Is it important to aspire to a higher station or better just to accept your lot? As the television monitors buzz in front of them, two friends pass the night shift debating status, class and milk.
Mark is keeping his head down, working hard and praying his contract will be extended. He’s saving up to take his girlfriend Gemma on her dream holiday to Tenerife. Sparx just can’t wait to clock off and roll a spliff. Minimum wage with no pension? He’s had enough. Today he is leaving. Quitting. Definitely. Although, he said that yesterday…
Through spoken word, humour, live looping and beatbox, No Milk For The Foxes explores Cameron’s England from the perspective of the working class. As working class artists themselves, the creators want to challenge representations of class on the modern stage and bring humour and humility to their audiences.
Beats & Elements present this thrilling new piece as a co-production with Camden People’s Theatre with award-winning dramaturgs Yael Shavit and Tom Parkinson. The company consists of spoken word artist/musician Paul Cree and theatre-maker/musician Conrad Murray who come together to create hip-hop inspired theatre; between them they have presented work with the Roundhouse, Battersea Arts Centre, Bestival, Latitude, Secret Cinema and Wild Works.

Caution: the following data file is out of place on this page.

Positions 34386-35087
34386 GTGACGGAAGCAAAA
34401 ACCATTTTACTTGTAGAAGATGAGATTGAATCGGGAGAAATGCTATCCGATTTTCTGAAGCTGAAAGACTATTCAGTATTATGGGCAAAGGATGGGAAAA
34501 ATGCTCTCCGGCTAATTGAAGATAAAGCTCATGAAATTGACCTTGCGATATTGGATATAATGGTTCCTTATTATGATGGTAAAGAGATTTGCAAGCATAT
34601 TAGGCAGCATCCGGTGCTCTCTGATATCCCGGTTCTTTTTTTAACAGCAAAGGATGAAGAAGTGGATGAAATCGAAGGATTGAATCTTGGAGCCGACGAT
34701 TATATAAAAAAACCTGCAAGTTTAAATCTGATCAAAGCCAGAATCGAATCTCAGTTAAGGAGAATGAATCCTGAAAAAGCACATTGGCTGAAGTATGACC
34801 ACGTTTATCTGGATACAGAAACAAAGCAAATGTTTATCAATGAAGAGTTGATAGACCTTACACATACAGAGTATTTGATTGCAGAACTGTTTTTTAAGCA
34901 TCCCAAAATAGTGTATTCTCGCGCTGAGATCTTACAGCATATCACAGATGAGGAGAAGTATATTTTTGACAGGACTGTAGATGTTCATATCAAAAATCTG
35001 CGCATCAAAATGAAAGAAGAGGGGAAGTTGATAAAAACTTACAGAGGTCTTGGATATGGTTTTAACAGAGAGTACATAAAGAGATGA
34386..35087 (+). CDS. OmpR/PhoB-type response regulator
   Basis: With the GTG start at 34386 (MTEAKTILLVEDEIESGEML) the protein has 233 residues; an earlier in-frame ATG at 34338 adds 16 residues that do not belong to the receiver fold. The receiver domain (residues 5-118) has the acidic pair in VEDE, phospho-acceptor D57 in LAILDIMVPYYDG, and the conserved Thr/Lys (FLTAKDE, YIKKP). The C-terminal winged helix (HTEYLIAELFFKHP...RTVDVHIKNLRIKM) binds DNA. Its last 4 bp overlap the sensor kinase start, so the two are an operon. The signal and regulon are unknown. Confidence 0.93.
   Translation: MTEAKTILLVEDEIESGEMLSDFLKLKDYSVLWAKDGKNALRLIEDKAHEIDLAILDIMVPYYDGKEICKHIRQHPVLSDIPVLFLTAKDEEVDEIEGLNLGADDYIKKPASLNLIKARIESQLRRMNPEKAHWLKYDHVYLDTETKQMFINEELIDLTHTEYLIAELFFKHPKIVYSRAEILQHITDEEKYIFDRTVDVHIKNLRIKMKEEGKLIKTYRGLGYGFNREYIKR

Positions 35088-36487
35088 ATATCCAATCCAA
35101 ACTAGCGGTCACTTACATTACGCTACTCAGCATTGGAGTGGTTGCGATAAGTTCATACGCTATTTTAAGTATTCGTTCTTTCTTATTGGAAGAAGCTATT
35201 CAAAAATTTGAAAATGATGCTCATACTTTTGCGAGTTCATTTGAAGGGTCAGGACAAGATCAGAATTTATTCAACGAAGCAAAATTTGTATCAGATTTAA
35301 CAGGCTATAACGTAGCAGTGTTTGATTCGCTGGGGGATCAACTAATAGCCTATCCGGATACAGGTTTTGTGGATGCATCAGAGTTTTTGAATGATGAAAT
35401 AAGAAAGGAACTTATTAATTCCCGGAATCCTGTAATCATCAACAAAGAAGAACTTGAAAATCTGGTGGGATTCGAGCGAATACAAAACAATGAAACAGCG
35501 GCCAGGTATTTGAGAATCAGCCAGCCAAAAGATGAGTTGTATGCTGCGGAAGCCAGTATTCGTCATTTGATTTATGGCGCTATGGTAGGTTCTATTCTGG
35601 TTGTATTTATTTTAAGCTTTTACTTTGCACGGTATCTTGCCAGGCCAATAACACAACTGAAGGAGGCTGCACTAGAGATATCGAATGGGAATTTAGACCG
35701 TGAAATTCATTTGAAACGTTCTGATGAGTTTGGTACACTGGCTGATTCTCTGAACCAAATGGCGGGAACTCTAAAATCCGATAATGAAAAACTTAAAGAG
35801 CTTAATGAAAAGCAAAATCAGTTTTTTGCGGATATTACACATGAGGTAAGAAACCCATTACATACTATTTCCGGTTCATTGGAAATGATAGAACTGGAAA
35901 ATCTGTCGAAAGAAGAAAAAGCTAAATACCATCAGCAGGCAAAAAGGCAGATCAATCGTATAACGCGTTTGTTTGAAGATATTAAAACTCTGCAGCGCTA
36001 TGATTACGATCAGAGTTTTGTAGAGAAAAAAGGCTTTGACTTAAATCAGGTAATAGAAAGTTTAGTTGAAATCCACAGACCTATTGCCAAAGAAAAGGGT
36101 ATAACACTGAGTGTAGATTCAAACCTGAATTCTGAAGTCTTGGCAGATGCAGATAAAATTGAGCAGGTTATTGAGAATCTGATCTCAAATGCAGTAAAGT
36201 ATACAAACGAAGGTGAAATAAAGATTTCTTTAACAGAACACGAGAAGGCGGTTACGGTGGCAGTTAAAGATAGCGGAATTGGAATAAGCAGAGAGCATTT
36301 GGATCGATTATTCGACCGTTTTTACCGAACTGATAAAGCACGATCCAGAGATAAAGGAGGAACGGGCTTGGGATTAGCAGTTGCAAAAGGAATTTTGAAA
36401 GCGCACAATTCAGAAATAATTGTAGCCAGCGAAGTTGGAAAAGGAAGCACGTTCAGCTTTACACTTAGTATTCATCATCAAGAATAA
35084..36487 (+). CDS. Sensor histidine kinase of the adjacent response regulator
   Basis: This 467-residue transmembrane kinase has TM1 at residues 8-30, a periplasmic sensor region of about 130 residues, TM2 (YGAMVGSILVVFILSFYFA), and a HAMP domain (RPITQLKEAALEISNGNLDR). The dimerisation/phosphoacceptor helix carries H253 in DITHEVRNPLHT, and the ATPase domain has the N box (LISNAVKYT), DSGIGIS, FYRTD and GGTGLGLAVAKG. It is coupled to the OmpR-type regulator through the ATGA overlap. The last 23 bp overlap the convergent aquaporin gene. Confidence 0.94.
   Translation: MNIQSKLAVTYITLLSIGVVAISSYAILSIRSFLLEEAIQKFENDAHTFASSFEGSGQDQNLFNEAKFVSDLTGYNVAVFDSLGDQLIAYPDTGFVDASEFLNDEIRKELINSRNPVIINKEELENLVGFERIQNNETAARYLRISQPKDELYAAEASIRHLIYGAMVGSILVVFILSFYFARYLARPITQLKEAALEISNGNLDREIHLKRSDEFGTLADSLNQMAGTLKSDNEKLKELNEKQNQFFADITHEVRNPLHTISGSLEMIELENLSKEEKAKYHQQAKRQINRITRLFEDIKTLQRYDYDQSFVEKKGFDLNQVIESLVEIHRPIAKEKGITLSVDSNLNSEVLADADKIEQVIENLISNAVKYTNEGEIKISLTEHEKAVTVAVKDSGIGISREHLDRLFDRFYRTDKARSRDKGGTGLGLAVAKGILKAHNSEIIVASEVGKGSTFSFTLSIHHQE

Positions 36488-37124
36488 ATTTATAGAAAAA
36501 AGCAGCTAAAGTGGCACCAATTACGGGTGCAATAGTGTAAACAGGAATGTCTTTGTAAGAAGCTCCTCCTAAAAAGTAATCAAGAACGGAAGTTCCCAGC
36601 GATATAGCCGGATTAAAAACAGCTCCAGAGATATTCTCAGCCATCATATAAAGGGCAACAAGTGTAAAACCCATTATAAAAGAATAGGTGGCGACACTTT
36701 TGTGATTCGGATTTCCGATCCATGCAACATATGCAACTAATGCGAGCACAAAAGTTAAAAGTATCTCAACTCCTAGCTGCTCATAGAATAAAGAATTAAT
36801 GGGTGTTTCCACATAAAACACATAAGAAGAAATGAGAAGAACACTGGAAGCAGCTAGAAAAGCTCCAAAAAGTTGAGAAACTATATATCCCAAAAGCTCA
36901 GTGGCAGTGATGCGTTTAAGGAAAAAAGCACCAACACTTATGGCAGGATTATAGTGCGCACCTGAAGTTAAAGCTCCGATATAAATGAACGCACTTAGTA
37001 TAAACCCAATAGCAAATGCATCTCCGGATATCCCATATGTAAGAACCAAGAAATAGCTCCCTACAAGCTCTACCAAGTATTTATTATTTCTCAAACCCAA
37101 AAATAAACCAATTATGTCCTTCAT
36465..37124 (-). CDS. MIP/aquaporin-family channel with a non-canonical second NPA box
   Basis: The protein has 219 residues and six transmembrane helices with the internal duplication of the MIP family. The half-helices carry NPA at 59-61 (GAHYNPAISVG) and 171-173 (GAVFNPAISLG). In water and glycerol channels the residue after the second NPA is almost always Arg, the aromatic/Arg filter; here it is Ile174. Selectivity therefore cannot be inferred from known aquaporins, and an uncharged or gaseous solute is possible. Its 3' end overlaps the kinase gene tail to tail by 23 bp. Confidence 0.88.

Conrad Murray comments, Paul and I would often talk and complain about the fact there wasn’t any theatre speaking from a working class perspective or to a working class audience. We both grew up on council estates in London and, coming from these backgrounds, we felt like there wasn’t much, if any, art being made that related to us. Having known each other for years we had always wanted to collaborate; we use beatbox, spoken work, music and rap in our solo work and this show seemed to be the perfect vessel to mix all the things we were passionate about into one piece.
No Milk For The Foxes is part of The State We’re In – three weeks of political work at Camden People’s Theatre leading up to the General Election. There will be a post-show discussion on Friday 24th April with Dr David O’Brien (Senior Lecturer in Cultural Policy, ICCE, Goldsmiths’ College) and Dr Sam Friedman (Assistant Professor in Sociology, LSE). Drawing on recent high-profile debates about working-class representation and participation in culture, Dr O’Brien and Dr Friedman’s brand new research ‘uncovers worrying patterns of disadvantage within the acting profession, a cultural form that is critical to the UK, reflecting the exploitation and inequality at the heart of modern Britain.’
No Milk For The Foxes has been funded by Arts Council England and Wellcome Community Fund.
Wed 22 Apr – Sat 09 May
Time: 7.30pm / 6pm on 2 May /9pm on 5-9 May
10th April 2015